7 And there shall ye eat. We see that the sanctuary in which God manifested Himself is called His face; 105 for, although believers are taught that always, wherever they dwell, they walk before God; yet they placed themselves nearer, and in some special manner in His sight, when they approached His sanctuary. By this mode of speaking God also stimulates the laziness or tardiness of the people, lest it should be irksome to them to come to the Ark of the Covenant for the purpose of sacrificing, inasmuch as this inestimable benefit would compensate for the labor and expense of the journey. I have elsewhere shewn that, when men are said to feast before the Lord, sacred feasts are thus distinguished from our daily meals. For this was as it were an accessory to the sacrifices, to eat what remained of the victims; and in this way the guests were made partakers of the offering, which custom even heathen nations imitated, though improperly. Again, God kindly invites them when He says, “ye shall rejoice in all that thou puttest thine hands unto,” for which some translate it, “in everything to which you shall have sent your hand;” literally it is, “in the sending forth of the land.” There is no ambiguity in the sense, for it refers to those works which require the motion and application of the hands. A little below, where I have translated it, “which he hath blessed,” (quibus benedixerit,) some insert the proposition in, and supply the pronoun you, (i.e., in which he hath blessed you;) but it is quite appropriate to say, that God blesses their works, although it may be understood of their families also. As to the command that the tithes should be eaten in the holy place, I do not extend it to tithes in general, 106 for it was hardly probable that the food of those who were dispersed through various cities should be transferred to another place, so that they would perish (at home) 107 from hunger; but I understand it of the second tithes, which the Levites separated to be a special and peculiar oblation; for we shall see elsewhere that what remained over passed into the nature of ordinary produce, as if the Levites ate of the fruits of their own possessions.
8 Ye shall not do after all. Even then they observed the rite of sacrifice handed down to them from the fathers; but since as yet they were wandering in the desert, it was lawful for them to build altars anywhere, until an end should be put to their journeyings. And this Moses expressly declares, adding the reason, viz., that they had not yet entered into the rest which the Lord had promised them. He shews them, then, that when they shall have attained the tranquil possession of the land, there would be no further room for excuse if they should sacrifice wheresoever it pleased them. When, therefore, it is said that they then did “every man whatsoever was right in his own eyes,” it does not extend to any of the inventions which men devise for themselves in the worship of God, but only points out a freer system and form in the exercise of devotion, before the place was shewn them in which they must stay their foot. 108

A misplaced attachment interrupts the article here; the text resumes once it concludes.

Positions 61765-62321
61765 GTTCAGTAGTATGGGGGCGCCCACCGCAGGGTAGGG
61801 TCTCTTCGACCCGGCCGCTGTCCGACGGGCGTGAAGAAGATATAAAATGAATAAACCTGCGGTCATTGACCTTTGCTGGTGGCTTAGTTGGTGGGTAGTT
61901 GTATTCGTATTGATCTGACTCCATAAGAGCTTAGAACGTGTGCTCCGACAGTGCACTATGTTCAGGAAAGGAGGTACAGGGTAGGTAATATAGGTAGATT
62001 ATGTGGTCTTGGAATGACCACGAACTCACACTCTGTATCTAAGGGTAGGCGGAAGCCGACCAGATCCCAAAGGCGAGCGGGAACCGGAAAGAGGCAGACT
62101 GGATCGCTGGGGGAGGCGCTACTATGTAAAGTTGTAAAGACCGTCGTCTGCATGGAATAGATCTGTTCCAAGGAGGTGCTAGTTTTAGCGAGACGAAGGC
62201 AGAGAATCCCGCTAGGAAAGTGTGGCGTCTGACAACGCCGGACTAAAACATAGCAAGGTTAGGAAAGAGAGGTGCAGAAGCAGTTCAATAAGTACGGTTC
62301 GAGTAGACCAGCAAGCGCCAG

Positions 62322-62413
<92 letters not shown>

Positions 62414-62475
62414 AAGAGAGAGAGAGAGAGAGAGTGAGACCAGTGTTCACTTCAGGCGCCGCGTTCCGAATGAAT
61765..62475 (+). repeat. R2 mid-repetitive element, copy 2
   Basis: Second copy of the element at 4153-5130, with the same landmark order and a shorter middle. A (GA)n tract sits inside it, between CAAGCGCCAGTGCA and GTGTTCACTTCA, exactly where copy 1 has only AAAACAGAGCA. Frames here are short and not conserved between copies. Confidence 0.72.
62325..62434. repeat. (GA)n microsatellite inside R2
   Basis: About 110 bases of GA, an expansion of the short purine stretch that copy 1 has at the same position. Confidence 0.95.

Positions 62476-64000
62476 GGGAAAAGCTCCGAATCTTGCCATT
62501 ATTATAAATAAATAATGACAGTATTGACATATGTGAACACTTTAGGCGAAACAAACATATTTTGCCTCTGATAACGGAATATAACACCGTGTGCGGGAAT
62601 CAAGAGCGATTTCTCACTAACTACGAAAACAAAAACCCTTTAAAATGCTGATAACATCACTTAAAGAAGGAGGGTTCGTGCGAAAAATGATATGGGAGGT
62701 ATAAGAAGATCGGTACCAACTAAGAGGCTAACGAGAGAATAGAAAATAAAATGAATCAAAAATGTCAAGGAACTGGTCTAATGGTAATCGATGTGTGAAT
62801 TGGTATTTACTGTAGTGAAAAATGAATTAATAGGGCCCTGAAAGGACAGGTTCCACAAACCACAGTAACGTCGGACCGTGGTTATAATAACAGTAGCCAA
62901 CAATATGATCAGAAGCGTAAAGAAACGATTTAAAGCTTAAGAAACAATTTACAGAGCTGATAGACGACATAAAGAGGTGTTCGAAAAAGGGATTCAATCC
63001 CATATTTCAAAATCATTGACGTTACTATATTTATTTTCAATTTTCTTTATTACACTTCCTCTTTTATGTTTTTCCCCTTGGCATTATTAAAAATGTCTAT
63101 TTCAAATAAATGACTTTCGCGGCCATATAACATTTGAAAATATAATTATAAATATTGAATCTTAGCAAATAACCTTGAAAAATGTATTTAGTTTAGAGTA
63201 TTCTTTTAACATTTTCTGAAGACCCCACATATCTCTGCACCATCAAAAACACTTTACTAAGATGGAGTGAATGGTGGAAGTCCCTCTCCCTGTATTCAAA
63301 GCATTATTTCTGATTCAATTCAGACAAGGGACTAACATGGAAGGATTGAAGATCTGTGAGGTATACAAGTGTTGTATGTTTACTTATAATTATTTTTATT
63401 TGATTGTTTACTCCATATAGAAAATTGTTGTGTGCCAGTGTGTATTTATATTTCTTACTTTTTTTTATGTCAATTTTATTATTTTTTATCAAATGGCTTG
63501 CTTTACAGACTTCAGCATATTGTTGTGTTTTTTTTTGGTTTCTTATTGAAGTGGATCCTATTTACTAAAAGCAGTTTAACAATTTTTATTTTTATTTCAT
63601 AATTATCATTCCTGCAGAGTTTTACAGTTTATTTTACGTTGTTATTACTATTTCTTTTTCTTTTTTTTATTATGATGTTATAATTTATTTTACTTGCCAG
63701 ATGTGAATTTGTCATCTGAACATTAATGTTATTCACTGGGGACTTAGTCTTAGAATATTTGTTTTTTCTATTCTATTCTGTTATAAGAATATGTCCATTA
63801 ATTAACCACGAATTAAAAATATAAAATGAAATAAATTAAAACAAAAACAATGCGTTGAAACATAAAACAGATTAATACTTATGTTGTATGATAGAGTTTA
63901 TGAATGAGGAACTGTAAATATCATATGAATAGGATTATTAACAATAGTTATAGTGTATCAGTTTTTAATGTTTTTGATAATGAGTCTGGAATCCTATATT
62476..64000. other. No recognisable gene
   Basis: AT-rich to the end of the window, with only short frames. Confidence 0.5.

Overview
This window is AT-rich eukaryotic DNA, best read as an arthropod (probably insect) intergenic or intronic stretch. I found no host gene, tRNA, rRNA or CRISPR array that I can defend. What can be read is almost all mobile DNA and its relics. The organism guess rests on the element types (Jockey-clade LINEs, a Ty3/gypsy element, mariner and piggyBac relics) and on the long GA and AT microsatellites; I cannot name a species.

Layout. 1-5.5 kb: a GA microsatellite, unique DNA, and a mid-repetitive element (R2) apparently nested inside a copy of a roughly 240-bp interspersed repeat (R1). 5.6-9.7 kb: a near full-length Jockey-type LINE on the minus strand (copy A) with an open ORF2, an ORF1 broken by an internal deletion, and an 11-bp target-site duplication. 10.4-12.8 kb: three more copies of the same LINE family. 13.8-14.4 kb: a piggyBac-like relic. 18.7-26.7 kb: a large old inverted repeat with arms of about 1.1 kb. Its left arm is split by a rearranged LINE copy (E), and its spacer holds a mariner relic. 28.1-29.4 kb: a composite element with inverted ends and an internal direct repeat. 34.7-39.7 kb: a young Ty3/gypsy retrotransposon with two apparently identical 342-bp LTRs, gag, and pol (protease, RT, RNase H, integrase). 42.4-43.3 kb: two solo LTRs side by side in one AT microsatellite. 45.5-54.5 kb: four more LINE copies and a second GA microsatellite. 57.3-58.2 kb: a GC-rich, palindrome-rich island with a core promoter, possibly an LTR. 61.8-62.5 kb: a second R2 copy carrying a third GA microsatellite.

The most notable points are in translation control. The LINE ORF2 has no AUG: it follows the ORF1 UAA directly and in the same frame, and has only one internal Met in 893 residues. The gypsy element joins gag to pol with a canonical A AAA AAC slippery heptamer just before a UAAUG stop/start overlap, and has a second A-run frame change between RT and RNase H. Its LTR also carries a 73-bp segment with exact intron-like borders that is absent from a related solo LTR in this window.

10. But when ye go over Jordan. This verse confirms what I have before said, that the Jews were constrained to a certain rule as soon as they should have reached the promised land; and yet that the place in which the Ark was perpetually to rest, would not be immediately manifested to them; for what is declared at the end of the verse, that God would give them rest round about, so that they should dwell in safety, was not in fact perfectly exhibited before the time of David. Still God would have them, as soon as they were in enjoyment of the land, come together even from their remotest boundaries to the sanctuary. He omits certain kinds of offerings of which he had lately spoken, and puts, instead of “vows,” 109 “the choice vows,” which some translate “very choice vows,” or “the chief things in your vows.” I do not reject this; but the other sense is more simple, that all the vows were comprised which every one had made of his own free judgment and choice. Soon afterwards he more fully expresses his meaning, when he prohibits them from offering sacrifices of their own accord in any places that might please them; for, “to see a place,” here, is equivalent to being carried away by the sight, so as to connect religion and holiness with elegance and beauty.
26 Only thy holy things. This passage more clearly explains what was meant by the foregoing precepts, viz., that but one place was set apart for the performance of their sacred rites, lest, if each should offer wherever it pleased him, religion should be corrupted, and by degrees the various altars should beget as many gods. He therefore commands that all the victims should be sacrificed on one altar, with a provision that the blood should be poured out.
תרומה, the heaving or elevating; תנופה, the heaving or vibrating. C.’s translation of the first word is that of S.M.; and his note on both is extracted from a note of S.M. on Ex 25:2, where תרומה occurs, and is rendered offering in the text of A.V., but heave-offering in its margin. — W
לפני, Heb.; in conspectu, Lat; before, A.V
“Ne s’estend pas en general a la nourriture des Levites;” does not extend generally to the maintenance of the Levites. — Fr.
Added from Fr.
“Ou seroit le sanctuaire;” where the sanctuary should be. — Fr.
A.V., Your choice vows; margin, the choice of your vows. Ainsworth in loco, “i.e., the best, or fairest, as the Chaldee translateth."